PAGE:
I think what annoyed me was that the changes weren't about timing they were obviously due to studio influence. Harry's battle with Voldemort was extended and included a lot of duelling and falling off turrets. Harry was never powerful enough to duel with Voldemort and the only reason he could defeat him was because of the alliance of the elder wand. The studio obviously wanted to make Harry seem like more of a conventional hero which wasn't the original sentiment, Harry was brave, not powerful.

I can still watch Hallows part 2 and enjoy it but only by disregarding the book and film as separate entities.
I guess I'm going to have the minority view in this thread but I do disagree. Harry was a very powerful young wizard, and Hermoine a Powerful witch. He'd already proven he could duel with Voldemort in Goblet of Fire. Yes he'd found out by accident/desperation he could duel with the Expelliarmus charm and he had the remnants of people from his past come out of the Priori-incontatem, but it was Harry's skill that kept the killing curse away from him.

Plus, under Professor Lupin's guidance, he was able to produce a Patronus and became very skilled at it, which was magic well beyond Harry's years.

I think what was on Harry's side in the final battle was a psychological advantage of A) Knowing that he'd matched the greatest dark wizard of all time at the Graveyard in Goblet of Fire and B) Knowing that every last Horcrux had been destroyed and that now, he and Voldemort were on equal footing.

There's no doubt that Harry always had help, and the prophecy could so easily have been fixed on Neville, but for me he was definitely skilled enough to beat Voldemort in a duel.
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Old 06-11-2013, 12:53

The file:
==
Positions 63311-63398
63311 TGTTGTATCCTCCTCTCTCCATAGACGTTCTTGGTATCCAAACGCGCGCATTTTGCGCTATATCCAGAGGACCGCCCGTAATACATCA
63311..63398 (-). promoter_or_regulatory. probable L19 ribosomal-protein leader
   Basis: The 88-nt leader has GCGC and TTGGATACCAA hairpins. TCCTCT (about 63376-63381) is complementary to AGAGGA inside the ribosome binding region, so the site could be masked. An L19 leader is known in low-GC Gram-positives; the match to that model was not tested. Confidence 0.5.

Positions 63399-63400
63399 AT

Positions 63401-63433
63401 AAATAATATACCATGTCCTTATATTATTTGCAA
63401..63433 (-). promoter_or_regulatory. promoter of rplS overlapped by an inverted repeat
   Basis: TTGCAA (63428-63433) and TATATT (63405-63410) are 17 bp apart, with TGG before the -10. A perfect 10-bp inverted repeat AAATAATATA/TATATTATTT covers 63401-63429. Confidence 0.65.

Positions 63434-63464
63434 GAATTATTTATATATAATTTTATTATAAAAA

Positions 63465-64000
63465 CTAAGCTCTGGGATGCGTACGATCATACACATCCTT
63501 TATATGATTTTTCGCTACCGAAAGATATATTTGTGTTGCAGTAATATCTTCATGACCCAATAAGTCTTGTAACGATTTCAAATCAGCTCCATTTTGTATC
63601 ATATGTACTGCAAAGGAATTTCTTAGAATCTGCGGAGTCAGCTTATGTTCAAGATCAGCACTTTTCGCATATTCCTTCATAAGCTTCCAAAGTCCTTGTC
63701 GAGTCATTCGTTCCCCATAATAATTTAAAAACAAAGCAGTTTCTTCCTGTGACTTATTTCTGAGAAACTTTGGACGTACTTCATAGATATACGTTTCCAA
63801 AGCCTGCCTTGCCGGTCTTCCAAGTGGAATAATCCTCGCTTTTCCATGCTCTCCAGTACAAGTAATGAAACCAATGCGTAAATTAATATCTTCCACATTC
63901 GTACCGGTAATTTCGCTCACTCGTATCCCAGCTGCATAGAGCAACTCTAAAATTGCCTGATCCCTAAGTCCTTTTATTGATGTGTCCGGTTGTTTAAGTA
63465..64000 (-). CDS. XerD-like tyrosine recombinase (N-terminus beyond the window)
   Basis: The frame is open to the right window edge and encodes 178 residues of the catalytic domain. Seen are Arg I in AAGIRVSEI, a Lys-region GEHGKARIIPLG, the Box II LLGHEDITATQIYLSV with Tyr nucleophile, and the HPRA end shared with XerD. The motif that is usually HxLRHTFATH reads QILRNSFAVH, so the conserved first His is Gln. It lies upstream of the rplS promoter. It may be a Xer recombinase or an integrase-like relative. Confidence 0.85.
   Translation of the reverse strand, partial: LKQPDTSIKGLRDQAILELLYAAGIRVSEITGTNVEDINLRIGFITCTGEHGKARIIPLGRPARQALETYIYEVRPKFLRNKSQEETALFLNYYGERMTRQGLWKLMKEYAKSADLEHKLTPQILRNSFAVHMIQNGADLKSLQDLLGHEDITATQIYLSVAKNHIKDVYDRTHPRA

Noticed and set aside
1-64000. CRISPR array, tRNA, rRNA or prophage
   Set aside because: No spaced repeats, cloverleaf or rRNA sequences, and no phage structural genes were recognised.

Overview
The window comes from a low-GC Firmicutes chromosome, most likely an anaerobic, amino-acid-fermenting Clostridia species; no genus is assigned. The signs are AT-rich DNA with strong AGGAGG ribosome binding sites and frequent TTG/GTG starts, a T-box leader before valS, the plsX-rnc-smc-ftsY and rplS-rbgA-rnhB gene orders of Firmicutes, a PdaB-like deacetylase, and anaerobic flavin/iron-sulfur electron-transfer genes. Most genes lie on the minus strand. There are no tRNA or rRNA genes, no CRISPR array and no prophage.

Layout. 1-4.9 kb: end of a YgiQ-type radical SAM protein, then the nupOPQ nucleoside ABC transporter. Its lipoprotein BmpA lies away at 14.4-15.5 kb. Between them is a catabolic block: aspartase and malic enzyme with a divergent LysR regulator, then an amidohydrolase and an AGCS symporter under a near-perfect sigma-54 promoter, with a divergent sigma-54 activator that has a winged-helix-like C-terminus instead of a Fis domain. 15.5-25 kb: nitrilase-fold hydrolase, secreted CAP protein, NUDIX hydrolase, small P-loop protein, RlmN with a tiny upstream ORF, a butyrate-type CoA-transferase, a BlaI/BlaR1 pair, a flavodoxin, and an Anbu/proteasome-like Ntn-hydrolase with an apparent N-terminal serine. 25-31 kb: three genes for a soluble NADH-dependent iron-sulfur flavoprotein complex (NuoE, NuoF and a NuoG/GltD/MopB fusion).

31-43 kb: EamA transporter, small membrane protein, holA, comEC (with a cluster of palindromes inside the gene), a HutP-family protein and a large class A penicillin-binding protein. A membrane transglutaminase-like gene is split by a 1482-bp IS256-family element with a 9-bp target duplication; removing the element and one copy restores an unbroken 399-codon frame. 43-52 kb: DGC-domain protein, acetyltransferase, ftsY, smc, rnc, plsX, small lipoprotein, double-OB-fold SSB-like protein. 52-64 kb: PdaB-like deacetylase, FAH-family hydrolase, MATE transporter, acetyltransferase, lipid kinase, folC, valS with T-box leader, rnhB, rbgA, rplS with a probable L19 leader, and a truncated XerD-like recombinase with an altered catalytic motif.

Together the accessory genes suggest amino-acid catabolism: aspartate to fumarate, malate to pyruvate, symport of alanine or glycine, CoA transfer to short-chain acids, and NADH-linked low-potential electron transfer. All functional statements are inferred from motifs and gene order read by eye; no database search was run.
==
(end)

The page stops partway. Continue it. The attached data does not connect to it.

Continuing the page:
computermaster
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Most loyal - Chamber of Secrets

Least loyal - OOTP.
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Old 06-11-2013, 13:04
Granny McSmith
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I guess I'm going to have the minority view in this thread but I do disagree. Harry was a very powerful young wizard, and Hermoine a Powerful witch. He'd already proven he could duel with Voldemort in Goblet of Fire. Yes he'd found out by accident/desperation he could duel with the Expelliarmus charm and he had the remnants of people from his past come out of the Priori-incontatem, but it was Harry's skill that kept the killing curse away from him.

Plus, under Professor Lupin's guidance, he was able to produce a Patronus and became very skilled at it, which was magic well beyond Harry's years.

I think what was on Harry's side in the final battle was a psychological advantage of A) Knowing that he'd matched the greatest dark wizard of all time at the Graveyard in Goblet of Fire and B) Knowing that every last Horcrux had been destroyed and that now, he and Voldemort were on equal footing.

There's no doubt that Harry always had help, and the prophecy could so easily have been fixed on Neville, but for me he was definitely skilled enough to beat Voldemort in a duel.
In the GoF didn't the twin wands play a part? As well as the effects of Lily's protection?

Harry was certainly powerful, but it was his sheer courage that won the day in the end.